Bishop-Pierce elected to Faculty Senate position

DUNMORE, Pa. – Penn State Scranton Associate Professor of Biology Renée E. Bishop-Pierce has made valuable contributions to the University Faculty Senate during the past few years.


Renee Bishop-Pierce, associate professor of biology at Penn State Scranton.

Credit: Penn State

Now, she’s taking on a new role that will give her prime access to University President Eric Barron.

Bishop-Pierce was recently elected to the Senate’s Faculty Advisory Committee to the president. Her term will continue through the spring semester of 2022.

“During uncertain times, we have to think creatively. What may seem an insurmountable challenge may be an opportunity for change." 

-- Renée E. Bishop-Pierce, associate professor of biology and new member of the Senate's Faculty Advisory Committee at Penn State

Representing the Senate and the faculty at large, the Faculty Advisory Committee provides advice to Barron on a number of key issues pertaining to the welfare and effectiveness of the University.

Typically, the University College campuses are guaranteed one elected representative on the committee, but now there will be two, Bishop-Pierce said.

“I am expected to take issues that arise at the campuses directly to President Barron,” she said. “This will be a great opportunity to be the voice for the University College faculty. The University is facing some interesting times, but we need to think of these times as opportunities to enact change. The University administration is looking for solutions to changing situations and people will be more open to creative solutions in the upcoming semesters than ever before.”

Bishop-Pierce first joined the Faculty Senate in January 2017, serving as an alternate for a retiring faculty member. From there, she served as chair of the Faculty Rights and Privacy Issues subcommittee in 2017-18, and as vice chair of the Faculty Affairs Committee in 2018-19.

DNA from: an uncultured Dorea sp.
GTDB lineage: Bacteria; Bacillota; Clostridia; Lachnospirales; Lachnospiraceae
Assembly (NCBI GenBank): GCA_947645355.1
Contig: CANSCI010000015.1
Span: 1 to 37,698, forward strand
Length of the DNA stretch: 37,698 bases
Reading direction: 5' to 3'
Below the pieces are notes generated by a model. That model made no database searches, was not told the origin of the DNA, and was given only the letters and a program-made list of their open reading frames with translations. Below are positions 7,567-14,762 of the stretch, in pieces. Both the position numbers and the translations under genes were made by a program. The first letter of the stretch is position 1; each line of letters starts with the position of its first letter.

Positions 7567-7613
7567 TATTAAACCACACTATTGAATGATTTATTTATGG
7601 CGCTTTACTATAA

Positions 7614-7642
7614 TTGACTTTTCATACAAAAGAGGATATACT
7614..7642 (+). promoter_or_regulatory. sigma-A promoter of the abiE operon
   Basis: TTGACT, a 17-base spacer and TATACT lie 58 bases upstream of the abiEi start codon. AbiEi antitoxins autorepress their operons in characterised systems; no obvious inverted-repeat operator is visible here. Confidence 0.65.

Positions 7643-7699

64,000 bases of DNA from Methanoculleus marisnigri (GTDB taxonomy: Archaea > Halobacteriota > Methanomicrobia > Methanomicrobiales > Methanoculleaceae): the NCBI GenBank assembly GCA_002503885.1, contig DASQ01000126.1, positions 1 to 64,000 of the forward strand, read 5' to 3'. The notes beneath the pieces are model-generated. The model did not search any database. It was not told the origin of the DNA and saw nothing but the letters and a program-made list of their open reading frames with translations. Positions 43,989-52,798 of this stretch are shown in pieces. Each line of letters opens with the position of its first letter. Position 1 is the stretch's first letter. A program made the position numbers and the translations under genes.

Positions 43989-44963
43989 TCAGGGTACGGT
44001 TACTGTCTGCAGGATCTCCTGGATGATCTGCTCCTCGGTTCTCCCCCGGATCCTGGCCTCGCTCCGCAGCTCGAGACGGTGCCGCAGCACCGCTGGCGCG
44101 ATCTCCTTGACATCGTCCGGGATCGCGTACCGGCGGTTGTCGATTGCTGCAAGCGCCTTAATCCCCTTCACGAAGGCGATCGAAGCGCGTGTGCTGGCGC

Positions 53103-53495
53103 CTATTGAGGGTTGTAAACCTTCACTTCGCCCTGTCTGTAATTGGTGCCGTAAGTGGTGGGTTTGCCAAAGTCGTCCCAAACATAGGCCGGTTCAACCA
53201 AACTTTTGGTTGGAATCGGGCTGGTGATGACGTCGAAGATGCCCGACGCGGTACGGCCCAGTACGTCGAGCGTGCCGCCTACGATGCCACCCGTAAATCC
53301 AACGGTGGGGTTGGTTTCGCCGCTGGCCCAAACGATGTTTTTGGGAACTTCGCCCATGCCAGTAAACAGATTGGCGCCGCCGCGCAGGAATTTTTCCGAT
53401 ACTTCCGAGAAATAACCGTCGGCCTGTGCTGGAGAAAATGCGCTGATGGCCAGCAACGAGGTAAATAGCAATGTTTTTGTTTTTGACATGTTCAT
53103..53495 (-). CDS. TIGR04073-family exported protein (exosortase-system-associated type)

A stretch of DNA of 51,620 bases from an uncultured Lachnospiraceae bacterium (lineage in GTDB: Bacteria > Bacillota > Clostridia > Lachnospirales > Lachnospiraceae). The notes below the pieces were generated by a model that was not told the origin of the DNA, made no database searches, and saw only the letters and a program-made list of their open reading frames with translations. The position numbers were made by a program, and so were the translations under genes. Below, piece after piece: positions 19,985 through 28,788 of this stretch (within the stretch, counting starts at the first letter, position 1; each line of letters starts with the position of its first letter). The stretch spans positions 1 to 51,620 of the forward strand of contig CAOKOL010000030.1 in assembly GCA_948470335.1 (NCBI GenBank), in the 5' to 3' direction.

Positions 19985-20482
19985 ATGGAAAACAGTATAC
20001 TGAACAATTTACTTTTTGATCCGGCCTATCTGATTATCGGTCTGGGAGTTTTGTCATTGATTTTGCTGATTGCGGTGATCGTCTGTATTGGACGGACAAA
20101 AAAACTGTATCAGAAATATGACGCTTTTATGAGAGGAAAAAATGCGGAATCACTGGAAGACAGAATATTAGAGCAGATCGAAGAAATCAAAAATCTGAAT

This past academic year, she served as chair of Faculty Affairs, the largest of the Faculty Senate’s standing committees. She’ll continue to serve in that role during 2020-21 while carrying out her duties on the Faculty Advisory Committee to the President.

Bishop-Pierce’s responsibilities on the Faculty Advisory Committee will include attending at least six committee meetings a year via Zoom, and likely an additional six in person. In addition, special meetings can be called by the chair of the University Senate.

Meanwhile, members of the committee also serve on University Senate Council, which meets in person at least six times a year.   

“On our list of charges this year will be developing new ways in which faculty teaching is evaluated,” Bishop-Pierce said. “This semester, SRTE results will be viewed only by faculty members and not a part of faculty teaching assessment. This is an opportunity for the Senate to develop creative ways administrators can assess quality teaching in addition to the two numbers currently taken from the SRTEs.”

Given the ongoing effects of the COVID-19 pandemic on University life, Bishop-Pierce believes now is a particularly meaningful time to serve on the committee.

“During uncertain times, we have to think creatively,” she said. “What may seem an insurmountable challenge may be an opportunity for change. This is also a time to champion those faculty who are most vulnerable and ensure everyone is given opportunities to be successful.”